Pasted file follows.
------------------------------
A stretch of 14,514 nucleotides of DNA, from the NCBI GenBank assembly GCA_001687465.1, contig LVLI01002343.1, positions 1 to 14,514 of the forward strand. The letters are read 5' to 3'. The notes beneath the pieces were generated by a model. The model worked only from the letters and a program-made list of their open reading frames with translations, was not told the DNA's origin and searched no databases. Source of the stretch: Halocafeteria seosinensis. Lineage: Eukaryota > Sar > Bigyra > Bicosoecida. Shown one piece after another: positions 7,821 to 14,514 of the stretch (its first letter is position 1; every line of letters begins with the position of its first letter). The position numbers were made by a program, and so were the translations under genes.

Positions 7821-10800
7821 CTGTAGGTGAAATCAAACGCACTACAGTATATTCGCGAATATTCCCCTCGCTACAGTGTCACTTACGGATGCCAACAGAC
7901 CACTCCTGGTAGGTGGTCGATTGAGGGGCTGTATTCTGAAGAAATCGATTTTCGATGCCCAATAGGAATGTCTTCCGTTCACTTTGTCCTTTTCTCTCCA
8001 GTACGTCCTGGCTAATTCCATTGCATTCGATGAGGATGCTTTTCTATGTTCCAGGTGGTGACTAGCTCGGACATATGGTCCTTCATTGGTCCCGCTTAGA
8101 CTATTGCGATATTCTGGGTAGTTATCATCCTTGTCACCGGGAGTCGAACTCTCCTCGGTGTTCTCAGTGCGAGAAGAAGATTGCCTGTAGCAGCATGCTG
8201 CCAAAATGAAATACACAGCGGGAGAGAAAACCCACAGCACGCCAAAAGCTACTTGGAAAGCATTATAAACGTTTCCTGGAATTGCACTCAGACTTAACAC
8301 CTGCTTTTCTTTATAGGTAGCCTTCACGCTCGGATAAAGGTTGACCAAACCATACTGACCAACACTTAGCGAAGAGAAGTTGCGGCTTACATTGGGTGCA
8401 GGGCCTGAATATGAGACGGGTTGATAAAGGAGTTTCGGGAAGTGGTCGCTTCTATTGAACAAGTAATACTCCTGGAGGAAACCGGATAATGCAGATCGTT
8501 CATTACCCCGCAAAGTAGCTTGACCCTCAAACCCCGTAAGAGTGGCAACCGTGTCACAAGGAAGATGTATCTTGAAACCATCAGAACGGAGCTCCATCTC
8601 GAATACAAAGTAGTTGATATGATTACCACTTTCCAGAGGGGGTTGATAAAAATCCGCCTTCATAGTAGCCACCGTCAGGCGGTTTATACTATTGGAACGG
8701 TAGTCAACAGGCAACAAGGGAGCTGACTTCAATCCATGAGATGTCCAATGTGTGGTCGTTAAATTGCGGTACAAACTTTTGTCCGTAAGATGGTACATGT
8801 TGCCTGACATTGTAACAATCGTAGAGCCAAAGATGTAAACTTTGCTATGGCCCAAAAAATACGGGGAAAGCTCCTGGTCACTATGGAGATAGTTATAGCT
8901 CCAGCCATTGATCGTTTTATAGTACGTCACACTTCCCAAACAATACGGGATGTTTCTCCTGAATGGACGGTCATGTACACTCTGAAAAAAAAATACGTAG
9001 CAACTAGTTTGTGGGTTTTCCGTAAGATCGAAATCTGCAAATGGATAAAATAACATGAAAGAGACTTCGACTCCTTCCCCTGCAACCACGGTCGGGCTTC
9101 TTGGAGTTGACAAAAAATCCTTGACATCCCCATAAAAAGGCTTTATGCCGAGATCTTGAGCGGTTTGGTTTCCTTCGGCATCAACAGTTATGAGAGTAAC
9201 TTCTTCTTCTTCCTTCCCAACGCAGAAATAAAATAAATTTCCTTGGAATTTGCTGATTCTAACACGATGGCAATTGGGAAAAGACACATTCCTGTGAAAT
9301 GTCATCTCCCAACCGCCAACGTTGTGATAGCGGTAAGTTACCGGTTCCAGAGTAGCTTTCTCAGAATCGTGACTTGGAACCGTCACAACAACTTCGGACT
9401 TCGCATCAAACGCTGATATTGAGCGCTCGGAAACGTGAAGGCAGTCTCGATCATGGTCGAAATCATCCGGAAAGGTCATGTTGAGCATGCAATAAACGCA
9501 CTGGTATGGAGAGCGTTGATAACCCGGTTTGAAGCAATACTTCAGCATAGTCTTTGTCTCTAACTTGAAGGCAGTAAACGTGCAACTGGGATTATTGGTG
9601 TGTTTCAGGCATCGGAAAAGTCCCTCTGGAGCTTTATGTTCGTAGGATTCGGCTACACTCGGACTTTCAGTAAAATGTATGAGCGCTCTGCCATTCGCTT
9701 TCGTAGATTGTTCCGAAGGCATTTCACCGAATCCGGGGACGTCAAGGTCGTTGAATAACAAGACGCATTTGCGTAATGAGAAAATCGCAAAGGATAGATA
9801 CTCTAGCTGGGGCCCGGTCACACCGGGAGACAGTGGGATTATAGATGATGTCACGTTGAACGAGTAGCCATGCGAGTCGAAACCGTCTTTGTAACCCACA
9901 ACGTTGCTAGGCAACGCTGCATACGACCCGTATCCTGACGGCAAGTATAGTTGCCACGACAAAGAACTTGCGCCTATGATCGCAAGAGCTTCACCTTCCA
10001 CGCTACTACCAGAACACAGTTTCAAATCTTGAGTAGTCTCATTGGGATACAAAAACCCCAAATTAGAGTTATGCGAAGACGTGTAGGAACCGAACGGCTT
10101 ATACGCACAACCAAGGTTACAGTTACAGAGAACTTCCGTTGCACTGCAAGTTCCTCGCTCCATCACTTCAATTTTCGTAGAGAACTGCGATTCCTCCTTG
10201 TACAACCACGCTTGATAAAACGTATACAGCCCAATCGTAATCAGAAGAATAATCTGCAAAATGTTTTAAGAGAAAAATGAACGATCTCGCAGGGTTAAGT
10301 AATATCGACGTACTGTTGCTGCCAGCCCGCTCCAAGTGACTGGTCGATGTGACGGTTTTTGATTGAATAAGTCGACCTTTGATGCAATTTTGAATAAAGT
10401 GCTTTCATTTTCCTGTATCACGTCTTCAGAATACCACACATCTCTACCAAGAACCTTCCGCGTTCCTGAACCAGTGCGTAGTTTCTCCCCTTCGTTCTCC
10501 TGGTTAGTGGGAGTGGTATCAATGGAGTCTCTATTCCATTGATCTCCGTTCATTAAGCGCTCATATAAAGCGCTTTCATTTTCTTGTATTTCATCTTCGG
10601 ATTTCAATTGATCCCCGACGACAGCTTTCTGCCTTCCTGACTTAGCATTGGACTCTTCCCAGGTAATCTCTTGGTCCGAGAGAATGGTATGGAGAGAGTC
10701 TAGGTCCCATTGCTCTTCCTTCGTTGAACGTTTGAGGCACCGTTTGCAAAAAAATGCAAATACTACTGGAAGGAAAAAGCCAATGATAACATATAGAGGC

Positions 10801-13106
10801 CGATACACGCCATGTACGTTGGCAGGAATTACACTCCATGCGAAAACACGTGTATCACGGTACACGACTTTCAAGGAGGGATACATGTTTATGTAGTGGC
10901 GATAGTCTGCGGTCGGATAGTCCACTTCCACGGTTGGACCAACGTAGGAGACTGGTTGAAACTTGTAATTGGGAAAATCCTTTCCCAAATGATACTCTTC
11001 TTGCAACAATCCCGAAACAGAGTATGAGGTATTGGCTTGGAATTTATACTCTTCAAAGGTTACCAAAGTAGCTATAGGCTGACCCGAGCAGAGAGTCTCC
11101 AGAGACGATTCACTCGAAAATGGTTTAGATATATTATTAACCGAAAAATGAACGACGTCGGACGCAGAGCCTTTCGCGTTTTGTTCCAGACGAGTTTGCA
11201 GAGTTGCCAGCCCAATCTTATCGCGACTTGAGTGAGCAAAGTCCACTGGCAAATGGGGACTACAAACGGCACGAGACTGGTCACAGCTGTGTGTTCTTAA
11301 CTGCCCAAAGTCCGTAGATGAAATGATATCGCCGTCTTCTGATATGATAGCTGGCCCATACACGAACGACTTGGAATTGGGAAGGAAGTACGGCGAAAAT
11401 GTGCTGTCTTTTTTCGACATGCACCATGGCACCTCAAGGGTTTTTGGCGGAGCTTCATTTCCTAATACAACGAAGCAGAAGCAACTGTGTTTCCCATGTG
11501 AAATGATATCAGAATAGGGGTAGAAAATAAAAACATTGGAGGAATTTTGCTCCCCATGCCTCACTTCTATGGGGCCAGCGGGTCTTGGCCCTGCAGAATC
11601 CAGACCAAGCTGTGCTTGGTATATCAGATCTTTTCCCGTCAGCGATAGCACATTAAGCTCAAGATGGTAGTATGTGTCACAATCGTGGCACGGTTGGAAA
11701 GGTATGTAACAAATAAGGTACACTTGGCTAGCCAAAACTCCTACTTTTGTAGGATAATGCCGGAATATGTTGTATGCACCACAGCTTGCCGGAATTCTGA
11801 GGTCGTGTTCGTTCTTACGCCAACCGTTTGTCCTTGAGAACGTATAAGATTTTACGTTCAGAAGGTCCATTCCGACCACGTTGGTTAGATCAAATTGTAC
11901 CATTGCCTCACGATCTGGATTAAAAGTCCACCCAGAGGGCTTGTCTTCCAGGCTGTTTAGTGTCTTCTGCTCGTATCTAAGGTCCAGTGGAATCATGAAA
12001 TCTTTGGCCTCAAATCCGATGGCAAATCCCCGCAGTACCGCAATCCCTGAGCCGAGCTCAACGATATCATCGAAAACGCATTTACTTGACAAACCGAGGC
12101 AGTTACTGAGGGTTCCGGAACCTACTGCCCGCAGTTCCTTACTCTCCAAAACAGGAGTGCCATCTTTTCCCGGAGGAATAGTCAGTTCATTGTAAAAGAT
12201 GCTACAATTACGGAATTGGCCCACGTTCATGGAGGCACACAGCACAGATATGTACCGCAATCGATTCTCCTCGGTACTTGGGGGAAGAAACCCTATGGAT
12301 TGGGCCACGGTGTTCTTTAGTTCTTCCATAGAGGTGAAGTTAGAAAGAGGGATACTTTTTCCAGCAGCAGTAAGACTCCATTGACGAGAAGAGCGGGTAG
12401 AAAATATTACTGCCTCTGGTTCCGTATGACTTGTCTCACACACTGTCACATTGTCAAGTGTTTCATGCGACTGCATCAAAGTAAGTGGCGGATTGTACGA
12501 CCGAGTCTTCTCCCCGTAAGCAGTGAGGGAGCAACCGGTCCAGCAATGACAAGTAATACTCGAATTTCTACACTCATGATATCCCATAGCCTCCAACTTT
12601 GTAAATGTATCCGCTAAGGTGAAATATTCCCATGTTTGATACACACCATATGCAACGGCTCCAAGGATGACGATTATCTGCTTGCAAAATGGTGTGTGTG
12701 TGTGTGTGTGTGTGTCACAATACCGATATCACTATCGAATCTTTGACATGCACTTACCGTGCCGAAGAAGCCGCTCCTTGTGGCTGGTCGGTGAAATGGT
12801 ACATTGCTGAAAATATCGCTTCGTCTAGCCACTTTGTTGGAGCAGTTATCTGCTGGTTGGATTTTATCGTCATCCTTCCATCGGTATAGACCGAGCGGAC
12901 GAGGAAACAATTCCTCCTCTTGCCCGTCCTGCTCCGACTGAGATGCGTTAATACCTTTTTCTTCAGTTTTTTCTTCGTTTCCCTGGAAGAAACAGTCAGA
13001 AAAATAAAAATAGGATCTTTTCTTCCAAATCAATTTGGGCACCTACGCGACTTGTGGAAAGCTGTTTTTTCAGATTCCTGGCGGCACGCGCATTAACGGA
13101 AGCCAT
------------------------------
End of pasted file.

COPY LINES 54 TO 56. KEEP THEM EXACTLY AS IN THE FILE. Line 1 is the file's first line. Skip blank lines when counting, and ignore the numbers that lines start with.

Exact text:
12801 ACATTGCTGAAAATATCGCTTCGTCTAGCCACTTTGTTGGAGCAGTTATCTGCTGGTTGGATTTTATCGTCATCCTTCCATCGGTATAGACCGAGCGGAC
12901 GAGGAAACAATTCCTCCTCTTGCCCGTCCTGCTCCGACTGAGATGCGTTAATACCTTTTTCTTCAGTTTTTTCTTCGTTTCCCTGGAAGAAACAGTCAGA
13001 AAAATAAAAATAGGATCTTTTCTTCCAAATCAATTTGGGCACCTACGCGACTTGTGGAAAGCTGTTTTTTCAGATTCCTGGCGGCACGCGCATTAACGGA